I believe IT departments should support and encourage departmental analytics efforts, where “support” and “encourage” are not synonyms for “control”, “dominate”, “overwhelm”, or even “tame”. A big part of that is:
Let, and indeed help, departments have the data they want, when they want it, served with blazing performance.
Three things that absolutely should NOT be obstacles to these ends are:
- Corporate DBMS standards.
- Corporate data governance processes.
- The difficulties of ETL.
Reasons they shouldn’t or don’t need to be obstacles include:
- Analytic DBMS are often vastly more cost-effective than general-purpose ones.
- In particular, analytic DBMS are often much easier to install and manage than general-purpose ones.
- Heavy data governance bureaucracy is often unnecessary because:
- The department should know what the limitations on the data’s accuracy are.
- The department should know how much data accuracy is required.
- The side-effects on other departments of any data inaccuracy would be minimal.
- There are multiple good schemes for populating data marts, managed by cost-effective analytic DBMS, with data from integrated data warehouses.
- ELT (Extract/Load/Transform) almost always works, because data cleaning/data quality was handled at or before the IDW level, and because the analytic DBMS has the processing power to pull it off.
- ETL (Extract/Transform/Load) should be easy as well. (If isn’t, something may be lacking in your ETL set-up.)
- Analytic DBMS are increasingly adding capabilities for easy spin-out of real or virtual data marts. Other kinds of technology (e.g. virtualization) are having their database spin-out capabilities upgraded as well.
One point to remember in support of departmental autonomy is that departments’ views of what data to use may be more expansive than central IT’s. One reason is that important data may be external to the company, outside IT’s natural realm of concern. Examples of this include but are hardly limited to:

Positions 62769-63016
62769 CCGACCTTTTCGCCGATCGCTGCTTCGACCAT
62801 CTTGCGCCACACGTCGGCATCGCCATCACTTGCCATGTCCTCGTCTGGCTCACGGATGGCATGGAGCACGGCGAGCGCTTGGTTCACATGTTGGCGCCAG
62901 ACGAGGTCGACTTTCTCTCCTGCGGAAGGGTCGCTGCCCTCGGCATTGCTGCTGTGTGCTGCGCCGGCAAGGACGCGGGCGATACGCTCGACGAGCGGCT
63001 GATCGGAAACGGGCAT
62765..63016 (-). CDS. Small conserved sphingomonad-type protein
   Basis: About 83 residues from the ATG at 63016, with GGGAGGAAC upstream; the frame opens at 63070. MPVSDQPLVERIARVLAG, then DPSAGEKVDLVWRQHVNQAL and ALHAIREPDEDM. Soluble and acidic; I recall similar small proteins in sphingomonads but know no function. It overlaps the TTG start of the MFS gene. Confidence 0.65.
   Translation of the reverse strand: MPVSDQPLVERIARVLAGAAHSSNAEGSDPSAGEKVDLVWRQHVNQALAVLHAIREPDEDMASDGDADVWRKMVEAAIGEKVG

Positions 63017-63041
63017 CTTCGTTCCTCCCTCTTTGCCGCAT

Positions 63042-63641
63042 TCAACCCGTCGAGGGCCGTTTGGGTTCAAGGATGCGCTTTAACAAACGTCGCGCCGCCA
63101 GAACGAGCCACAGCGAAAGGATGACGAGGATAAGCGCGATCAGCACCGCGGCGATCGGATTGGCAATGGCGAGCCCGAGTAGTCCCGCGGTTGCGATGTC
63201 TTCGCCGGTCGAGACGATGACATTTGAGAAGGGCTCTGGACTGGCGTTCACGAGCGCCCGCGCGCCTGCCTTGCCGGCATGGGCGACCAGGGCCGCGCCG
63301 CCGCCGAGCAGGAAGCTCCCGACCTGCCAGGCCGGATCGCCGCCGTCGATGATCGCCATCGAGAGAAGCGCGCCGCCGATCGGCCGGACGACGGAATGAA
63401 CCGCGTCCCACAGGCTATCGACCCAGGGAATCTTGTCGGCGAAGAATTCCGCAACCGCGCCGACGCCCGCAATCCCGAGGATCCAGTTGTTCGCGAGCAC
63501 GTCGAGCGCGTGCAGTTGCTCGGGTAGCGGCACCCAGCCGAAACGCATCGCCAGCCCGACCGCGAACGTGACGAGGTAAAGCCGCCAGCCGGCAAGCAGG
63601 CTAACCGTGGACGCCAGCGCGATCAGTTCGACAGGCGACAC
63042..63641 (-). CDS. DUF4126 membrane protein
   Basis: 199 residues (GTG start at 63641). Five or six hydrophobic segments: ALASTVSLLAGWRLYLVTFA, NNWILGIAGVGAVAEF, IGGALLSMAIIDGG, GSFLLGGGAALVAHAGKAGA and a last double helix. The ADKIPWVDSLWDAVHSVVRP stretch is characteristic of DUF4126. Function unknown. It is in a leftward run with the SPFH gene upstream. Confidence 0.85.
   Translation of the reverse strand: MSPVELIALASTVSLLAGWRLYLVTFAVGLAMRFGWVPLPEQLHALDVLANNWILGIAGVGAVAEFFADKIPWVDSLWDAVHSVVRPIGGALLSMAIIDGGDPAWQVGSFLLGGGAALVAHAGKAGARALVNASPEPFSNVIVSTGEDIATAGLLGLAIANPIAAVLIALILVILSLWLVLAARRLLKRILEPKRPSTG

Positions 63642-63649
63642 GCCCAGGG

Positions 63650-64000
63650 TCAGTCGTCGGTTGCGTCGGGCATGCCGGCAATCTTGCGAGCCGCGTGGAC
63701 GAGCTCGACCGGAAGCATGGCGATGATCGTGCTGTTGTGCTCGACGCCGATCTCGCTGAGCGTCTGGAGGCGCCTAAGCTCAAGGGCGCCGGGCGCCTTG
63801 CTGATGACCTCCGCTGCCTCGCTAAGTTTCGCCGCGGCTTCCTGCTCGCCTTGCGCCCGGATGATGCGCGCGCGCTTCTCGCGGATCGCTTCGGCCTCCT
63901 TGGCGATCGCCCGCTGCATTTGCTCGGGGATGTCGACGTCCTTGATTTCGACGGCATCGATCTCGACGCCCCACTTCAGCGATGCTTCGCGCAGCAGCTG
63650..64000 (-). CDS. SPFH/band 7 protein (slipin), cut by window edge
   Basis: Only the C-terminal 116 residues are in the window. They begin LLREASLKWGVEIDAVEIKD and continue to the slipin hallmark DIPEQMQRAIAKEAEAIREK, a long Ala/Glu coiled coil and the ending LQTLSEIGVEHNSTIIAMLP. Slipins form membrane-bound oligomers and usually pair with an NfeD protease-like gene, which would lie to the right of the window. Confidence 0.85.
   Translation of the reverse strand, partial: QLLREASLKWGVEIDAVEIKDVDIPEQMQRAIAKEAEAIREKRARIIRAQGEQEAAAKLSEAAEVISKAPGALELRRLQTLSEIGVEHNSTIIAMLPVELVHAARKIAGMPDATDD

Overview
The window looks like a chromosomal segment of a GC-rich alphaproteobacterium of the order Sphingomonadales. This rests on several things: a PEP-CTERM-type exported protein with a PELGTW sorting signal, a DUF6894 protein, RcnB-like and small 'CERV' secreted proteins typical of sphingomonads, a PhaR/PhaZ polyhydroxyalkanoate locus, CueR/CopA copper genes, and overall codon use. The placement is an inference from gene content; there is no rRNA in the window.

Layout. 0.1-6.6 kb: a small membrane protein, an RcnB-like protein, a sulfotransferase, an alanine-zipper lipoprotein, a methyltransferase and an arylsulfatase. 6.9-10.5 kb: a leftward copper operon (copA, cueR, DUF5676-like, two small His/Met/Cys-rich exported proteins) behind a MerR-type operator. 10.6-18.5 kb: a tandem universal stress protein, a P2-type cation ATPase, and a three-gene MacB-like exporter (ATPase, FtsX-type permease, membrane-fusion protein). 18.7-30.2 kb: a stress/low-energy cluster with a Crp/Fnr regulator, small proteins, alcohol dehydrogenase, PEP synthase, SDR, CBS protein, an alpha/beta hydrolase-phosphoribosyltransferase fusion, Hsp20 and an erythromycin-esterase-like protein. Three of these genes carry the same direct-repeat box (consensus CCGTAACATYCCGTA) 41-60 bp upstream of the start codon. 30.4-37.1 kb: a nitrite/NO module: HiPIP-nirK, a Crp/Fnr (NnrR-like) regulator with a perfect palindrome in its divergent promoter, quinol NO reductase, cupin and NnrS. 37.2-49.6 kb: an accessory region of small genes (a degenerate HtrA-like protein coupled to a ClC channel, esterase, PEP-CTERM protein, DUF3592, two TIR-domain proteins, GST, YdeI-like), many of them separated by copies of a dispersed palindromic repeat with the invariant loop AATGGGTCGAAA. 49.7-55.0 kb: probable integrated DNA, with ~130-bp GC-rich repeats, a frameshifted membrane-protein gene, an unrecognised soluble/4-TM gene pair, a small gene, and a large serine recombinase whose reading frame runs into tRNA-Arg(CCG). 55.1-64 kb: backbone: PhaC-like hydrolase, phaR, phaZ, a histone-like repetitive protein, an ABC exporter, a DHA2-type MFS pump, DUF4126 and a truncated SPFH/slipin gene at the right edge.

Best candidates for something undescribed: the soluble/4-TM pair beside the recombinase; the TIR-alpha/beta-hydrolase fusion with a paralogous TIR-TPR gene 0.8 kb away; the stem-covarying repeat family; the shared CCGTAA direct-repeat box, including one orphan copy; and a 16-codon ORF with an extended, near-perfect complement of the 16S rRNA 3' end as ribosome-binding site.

- Anything like “market data”.
- Anything like “sentiment analysis”.
- Data owned by supply chain partners.
Further, even the more innovative internal data sources are commonly departmental, for example various kinds of multi-structured data (text verbatims from customers, log file data, and so on).
Whatever is true of data management (and ETL) is true for metadata management, even if it’s done by some kind of business intelligence tool. What I mean by that is:
- Whoever manages data is also responsible for ingesting and emitting it …
- … and specifically for emitting it in understandable, well-organized, well-named formats, …
- … so that departments can take responsibility for what amounts to lightweight analytic application development.
As for the “application development” itself, I’m envisioning at least three things:
- Sophisticated relational query.
- Data visualization.
I.e., I’m talking about what “analysts” and “quants” do. So to put the point even more simply:
- Analysts and quants should be able to consume data that’s organized in a friendly manner.
- Central IT should be friendly in how it serves data.
One corollary of this approach is that departments should try to adhere to corporate BI standards, at least for routine dashboard and reporting. Indeed, if a department brings in a business intelligence tool different from the corporate standard, there are three main possibilities:
- The tool is integrated with something else it makes sense to bring in, such as a third-party data supply or application.
- The tool has an important capability the corporate standard doesn’t have, such as more flexible visualization and drilldown.
- Central IT screwed up, making things much more difficult than they needed to be.